When coronavirus broke out, Marko Brajovic took his wife, two children and dogs to live in a house he designed in the Brazilian part of the Atlantic Forest. He built the Monkey House cabin in its grounds as a guest house for friends to stay in.
“Monkey House is meant for hosting friends and as a holiday house for short and middle term rentals on the Airbnb platform.,” Marko said.
He decided to build the cabin up on stilts so it sits amongst the trees after observing the return of some beloved local wildlife. “A few years ago the monkeys that lived at the foot of Serra in Paraty disappeared,” explained Brajovic. “It was said that it was due to yellow fever that supposedly spread among the primate families. I don’t know, we were very sad. In 2020, at the beginning of the pandemic, the day we started thinking about a house connecting to the magnitude of the trees, there they reappeared,” he continued. “A family of Capuchin monkeys, a complete tribe! They came back and taught us the way, where and how to design our project.”
Windows cover the front of the cabin. Its topmost level is open at the front and back yet sheltered by the apex of the roof, forming a semi-sheltered terrace amongst the treetops.
The architect selected Garapeira wood – a tropical hardwood that is dark in color – for the cabin’s frame. The cabin’s exaggerated gable roof is made of Galvalume, a treated type of corrugated metal.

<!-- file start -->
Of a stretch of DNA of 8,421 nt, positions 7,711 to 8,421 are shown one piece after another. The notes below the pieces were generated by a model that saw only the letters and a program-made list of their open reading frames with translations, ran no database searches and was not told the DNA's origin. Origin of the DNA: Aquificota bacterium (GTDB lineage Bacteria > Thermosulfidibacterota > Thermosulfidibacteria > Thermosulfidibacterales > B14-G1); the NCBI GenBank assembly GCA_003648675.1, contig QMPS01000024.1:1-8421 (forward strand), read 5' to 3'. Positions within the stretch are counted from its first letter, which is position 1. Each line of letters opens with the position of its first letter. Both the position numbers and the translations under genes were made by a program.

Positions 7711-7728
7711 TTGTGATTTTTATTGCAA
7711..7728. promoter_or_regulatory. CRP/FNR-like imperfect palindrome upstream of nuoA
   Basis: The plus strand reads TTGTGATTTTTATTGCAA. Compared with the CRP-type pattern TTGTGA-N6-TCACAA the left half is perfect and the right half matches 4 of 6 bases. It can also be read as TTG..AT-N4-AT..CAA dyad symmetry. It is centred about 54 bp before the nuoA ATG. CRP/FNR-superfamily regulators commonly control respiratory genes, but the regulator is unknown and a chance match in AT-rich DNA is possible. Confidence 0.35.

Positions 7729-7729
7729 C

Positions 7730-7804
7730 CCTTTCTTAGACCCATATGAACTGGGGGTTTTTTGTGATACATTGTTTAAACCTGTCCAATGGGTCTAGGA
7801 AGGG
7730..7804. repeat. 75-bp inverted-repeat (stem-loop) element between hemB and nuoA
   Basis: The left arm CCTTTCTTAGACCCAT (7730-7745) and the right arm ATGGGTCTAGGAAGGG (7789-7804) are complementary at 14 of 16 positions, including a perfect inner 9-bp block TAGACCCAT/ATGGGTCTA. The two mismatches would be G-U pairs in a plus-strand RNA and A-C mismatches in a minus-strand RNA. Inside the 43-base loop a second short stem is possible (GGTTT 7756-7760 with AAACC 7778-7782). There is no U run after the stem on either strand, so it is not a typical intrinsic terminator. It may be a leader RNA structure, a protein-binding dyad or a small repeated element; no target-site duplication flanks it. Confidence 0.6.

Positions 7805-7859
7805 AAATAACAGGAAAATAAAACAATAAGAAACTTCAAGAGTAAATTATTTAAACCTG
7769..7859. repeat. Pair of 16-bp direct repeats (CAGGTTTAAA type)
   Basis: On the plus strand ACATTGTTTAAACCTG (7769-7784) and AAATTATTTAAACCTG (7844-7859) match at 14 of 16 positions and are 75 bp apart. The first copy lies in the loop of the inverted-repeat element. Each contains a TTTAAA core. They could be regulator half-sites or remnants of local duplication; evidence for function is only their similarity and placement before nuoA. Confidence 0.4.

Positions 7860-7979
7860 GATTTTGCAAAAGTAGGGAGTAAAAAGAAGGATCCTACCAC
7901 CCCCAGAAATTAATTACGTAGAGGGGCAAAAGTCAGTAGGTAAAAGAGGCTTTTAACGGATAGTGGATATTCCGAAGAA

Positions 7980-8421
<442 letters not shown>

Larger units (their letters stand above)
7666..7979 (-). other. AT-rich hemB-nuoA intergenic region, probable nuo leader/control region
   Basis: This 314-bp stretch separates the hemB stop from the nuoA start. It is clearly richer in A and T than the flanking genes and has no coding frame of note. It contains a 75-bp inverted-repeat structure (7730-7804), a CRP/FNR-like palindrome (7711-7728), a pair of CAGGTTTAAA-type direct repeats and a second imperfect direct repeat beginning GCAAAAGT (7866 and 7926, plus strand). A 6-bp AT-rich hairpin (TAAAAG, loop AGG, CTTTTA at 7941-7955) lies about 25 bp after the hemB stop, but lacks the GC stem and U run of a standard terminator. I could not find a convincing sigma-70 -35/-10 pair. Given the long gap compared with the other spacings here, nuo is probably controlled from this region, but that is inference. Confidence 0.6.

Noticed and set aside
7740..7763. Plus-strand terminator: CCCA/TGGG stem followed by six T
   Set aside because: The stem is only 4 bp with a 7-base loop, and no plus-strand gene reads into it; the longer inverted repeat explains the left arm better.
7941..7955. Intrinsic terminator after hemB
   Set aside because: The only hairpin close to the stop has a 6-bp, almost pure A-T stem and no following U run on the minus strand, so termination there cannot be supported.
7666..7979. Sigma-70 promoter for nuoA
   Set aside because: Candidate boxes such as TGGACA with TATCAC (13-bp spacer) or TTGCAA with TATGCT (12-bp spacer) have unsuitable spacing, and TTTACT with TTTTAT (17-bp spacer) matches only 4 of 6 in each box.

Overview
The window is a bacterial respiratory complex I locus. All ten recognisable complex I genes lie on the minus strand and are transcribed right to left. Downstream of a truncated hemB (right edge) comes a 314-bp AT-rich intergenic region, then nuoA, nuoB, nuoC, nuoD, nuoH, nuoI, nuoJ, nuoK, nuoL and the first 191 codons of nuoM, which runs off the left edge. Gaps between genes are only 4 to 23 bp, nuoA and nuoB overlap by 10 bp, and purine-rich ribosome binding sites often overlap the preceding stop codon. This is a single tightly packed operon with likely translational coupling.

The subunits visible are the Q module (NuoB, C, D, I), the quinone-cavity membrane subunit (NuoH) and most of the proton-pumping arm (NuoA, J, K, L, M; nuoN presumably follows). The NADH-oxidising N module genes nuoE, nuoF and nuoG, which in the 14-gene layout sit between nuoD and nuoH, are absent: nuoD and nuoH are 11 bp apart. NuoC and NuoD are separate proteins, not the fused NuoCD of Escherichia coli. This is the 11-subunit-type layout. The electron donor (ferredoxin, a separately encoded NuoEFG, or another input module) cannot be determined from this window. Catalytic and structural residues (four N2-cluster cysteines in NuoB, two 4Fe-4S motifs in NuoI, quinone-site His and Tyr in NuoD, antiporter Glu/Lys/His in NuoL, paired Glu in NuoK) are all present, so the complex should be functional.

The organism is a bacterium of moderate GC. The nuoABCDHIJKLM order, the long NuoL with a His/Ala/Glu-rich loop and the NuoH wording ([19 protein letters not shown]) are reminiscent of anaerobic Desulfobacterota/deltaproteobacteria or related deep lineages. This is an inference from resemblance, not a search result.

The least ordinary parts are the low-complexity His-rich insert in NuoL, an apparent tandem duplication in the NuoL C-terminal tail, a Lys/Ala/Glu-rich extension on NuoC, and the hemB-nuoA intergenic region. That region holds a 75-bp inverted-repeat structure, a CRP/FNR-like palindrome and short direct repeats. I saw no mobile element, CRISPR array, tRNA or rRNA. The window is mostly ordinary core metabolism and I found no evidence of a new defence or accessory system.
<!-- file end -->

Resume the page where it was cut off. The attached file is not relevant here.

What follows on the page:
The pandemic made constructing Monkey House trickier than usual. “Strict sanitary conditions limited our logistics and our team to only three constructors,” explained Brajovic. “The second challenge was to build in height in the middle of the forest with ready-made scaffolding on-site, as there were no suppliers delivering any equipment due to pandemic and as well the area being difficult to access.”
Inside the cabin is split over two levels, with a large living area and a smaller galley-style kitchen and dining area.
Upstairs there is a bedroom and bathroom. The living room can be used as an extra bedroom for guests.
Interiors feature more wood, with bamboo elements and curtains made by local communities from fishing nets. Furniture is a mixture of Japanese design and objects made by the Guaraní, indigenous people from across southern Brazil and Paraguay.
Photography is by Rafael Medeiros and Gustavo Uemura. You can read the original article at www.dezeen.com